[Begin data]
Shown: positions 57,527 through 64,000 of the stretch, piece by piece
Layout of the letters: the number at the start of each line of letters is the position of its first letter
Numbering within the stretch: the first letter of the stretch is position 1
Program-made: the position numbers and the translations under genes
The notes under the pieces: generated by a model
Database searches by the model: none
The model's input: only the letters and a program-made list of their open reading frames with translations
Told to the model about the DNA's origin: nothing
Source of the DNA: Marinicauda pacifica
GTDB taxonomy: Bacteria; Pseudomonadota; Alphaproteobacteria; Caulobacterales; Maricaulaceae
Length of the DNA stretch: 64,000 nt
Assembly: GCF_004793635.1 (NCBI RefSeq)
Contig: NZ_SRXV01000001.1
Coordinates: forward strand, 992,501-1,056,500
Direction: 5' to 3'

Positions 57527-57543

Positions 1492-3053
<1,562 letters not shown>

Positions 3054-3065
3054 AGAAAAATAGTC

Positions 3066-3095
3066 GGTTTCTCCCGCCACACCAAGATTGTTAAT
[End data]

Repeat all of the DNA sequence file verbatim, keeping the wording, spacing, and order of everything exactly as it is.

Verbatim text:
Shown: positions 57,527 through 64,000 of the stretch, piece by piece
Layout of the letters: the number at the start of each line of letters is the position of its first letter
Numbering within the stretch: the first letter of the stretch is position 1
Program-made: the position numbers and the translations under genes
The notes under the pieces: generated by a model
Database searches by the model: none
The model's input: only the letters and a program-made list of their open reading frames with translations
Told to the model about the DNA's origin: nothing
Source of the DNA: Marinicauda pacifica
GTDB taxonomy: Bacteria; Pseudomonadota; Alphaproteobacteria; Caulobacterales; Maricaulaceae
Length of the DNA stretch: 64,000 nt
Assembly: GCF_004793635.1 (NCBI RefSeq)
Contig: NZ_SRXV01000001.1
Coordinates: forward strand, 992,501-1,056,500
Direction: 5' to 3'

Positions 57527-57543

Positions 1492-3053
<1,562 letters not shown>

Positions 3054-3065
3054 AGAAAAATAGTC

Positions 3066-3095
3066 GGTTTCTCCCGCCACACCAAGATTGTTAAT